Suzanne said...

Excellent, excellent, excellent! And ditto to all the comments above! Thanks for putting this into such a clear, understandable form--somehow you have gathered everything together in a way I could not. I hope lots and lots of extro's will have a chance to read this!!

Lauren said...

But... I am shy, socially anxious, mentally unstable, and a bit of a misanthrope in addition to being introverted!

You're still right - just like not every introvert fulfills the stereotype, some of us do.

Kevin Baker said...

Even as someone who pretty much fell off the "E" end of the E-I continuum, I really appreciated this - thank you. It's truth that our "be extroverted or else!" society needs to learn.

One tiny question - where did you get the data to support the claim that the clergy is more largely I than E? The study I've seen has actually said the opposite - we're majority E (largely ENFJ, ESFJ, and ENFP). Not trying to quibble; just curious if there's more information on the matter out there!

stitchwitchone said...

Thank goodness someone finally put all this down in a list - now if I could just get people to pay attention and LEAVE ME ALONE.

R.L. LaFevers said...

Wow, I'm so glad (yet also a bit astonished) that this post resonated with so many! Introverts Unite (Quietly!)

Jay, we linked to that most excellent post a couple of years ago. It is definitely a favorite of ours!

Alina, thanks for sharing the post with your blog readers!

Kelly, that's the distinction that so few people get--and why it's so important to keep chipping away at the preconceptions.

Lauren, you may be a misanthrope, but your comment made me laugh out loud. :-)

Kevin, I guess that did sound like a 'claim' although I didn't mean for it to. I was remembering reading about what sorts of careers various Meyers Briggs temperaments excelled at and both INFJs and INFPs were noted as being excellent clergy. AND, the majority of pastors and ministers I have known well(ish) have been introverts. I now see that is a completely self-fulfilling preference though, and not a universal predisposition. Sorry if I confused you. I'm really SO not an expert on clergy. :-)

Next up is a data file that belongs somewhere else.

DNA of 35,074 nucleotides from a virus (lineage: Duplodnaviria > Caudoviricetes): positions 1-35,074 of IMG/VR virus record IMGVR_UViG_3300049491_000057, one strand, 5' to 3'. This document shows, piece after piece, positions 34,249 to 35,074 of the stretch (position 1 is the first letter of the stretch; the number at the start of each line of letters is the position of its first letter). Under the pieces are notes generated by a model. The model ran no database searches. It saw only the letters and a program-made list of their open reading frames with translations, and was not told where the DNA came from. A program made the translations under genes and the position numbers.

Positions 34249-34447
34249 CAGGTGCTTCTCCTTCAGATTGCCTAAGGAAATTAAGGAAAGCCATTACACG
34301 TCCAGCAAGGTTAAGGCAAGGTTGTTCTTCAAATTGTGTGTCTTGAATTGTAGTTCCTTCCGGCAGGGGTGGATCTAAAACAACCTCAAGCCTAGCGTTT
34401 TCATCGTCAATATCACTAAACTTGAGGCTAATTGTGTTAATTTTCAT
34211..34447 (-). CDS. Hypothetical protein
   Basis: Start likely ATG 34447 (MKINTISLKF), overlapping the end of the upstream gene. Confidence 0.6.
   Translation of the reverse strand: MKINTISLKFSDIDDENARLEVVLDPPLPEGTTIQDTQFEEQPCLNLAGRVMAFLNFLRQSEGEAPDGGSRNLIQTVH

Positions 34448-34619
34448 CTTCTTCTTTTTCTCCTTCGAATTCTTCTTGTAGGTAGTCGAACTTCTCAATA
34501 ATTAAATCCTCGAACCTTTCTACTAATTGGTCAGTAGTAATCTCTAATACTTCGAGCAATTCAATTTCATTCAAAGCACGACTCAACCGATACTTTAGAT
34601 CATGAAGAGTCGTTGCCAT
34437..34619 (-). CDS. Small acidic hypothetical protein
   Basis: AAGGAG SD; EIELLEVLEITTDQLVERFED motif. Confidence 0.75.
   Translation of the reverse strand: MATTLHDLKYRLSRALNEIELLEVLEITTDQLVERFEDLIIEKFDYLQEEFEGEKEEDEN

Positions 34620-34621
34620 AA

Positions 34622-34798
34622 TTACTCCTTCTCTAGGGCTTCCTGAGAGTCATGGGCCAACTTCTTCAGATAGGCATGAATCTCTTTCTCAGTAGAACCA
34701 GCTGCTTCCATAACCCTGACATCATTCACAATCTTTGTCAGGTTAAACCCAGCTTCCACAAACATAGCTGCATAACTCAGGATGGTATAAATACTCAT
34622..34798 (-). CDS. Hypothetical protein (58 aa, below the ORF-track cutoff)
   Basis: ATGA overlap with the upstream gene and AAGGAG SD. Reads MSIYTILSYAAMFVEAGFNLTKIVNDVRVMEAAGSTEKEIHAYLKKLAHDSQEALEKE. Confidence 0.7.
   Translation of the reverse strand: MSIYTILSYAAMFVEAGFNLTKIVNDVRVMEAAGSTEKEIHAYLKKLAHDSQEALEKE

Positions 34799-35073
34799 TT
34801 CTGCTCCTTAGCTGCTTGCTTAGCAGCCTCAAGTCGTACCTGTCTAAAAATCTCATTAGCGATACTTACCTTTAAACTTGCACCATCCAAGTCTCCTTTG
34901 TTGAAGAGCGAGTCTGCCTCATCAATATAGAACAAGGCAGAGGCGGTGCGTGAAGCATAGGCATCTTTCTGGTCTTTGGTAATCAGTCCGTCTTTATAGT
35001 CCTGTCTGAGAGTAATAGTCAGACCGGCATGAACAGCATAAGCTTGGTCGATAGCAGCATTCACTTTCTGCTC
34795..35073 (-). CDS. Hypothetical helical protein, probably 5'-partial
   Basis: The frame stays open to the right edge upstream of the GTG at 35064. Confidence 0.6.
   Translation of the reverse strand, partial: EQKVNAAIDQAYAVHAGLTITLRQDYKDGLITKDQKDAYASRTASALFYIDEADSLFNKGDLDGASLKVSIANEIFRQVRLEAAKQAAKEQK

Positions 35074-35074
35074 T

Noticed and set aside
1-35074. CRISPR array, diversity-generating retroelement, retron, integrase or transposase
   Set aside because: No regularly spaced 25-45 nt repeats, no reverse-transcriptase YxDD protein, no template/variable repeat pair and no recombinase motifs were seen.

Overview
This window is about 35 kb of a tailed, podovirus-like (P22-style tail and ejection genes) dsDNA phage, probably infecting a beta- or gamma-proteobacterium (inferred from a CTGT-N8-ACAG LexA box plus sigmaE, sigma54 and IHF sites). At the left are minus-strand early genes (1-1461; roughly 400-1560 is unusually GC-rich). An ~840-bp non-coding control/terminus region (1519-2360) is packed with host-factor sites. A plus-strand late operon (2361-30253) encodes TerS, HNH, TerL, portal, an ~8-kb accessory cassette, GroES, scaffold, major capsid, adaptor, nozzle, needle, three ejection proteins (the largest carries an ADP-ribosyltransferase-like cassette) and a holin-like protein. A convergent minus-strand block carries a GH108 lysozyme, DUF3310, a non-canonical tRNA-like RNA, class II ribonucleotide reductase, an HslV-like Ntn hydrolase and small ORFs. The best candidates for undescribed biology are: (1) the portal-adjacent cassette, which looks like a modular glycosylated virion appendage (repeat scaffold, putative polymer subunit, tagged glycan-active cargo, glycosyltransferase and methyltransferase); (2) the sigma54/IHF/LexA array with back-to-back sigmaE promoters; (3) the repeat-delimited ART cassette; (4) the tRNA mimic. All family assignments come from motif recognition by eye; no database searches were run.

Andrea Starn said...

"...that inward focus and desire to surf the world of ideas as if it were one giant wave is what makes our contribution to society so valuable."
LOVE this image and this quote~ Thank you for this wonderful blog and post!!

Claire Dawn said...

I was reading up on MBTI type theory recently and while I'm not an introvert, I feel the same way about the iNtuitives, ie the creatives. Like people are happy for the work creatives produce, but they expect them to function like the non-creatives on top of that. Not fair, because noone's asking accountants to write novels.

I wish the day would come when everyone understood that people are different. Until then, good luck.

Gracie said...

This post is awesome... people need to get better at understanding people who aren't like them, methinks.

D.G. Hudson said...

What a great post, the defense of being introverted. Loved it.

Tolerance is what we need, we're not all alike in our interactions with other people. Introverts just want to assess the situation first and we don't need a gaggle of other people to tell us what we SHOULD do or feel.

Introverts can be heavy, deep thinkers too. We need time away from the hubbub to do our thinking.

Kudos to you!

Pam said...

Am linking, too, from an LJ journal. Love this list!

May said...

How nice! I should copy this and keep it in my car! I have no social phobias, I'm just a thinker, an observer, and my circle of friends are very precious. While the door is open to just about everyone, we pick and choose carefully who comes into our lives. We just sorta run under the radar. We are very much IN life.

I like it that way. I'm probably a bit eccentric, but wouldn't life be dull without us?

I'm a writer and a photographer.

Thank you for this entertaining and true post.

M. M. Justus said...

I would give my eyeteeth for a book or article or website that tells how to do the things that come easily for extroverts without trying to turn us into pseudo-extroverts. Things like networking and promotion and so forth. I know you guys try to do that, but it still feels to someone like me who is on the extreme introverted end that any attempt to figure out ways for introverts to do things that come easily to extroverts tries to turn us into pseudo-extroverts.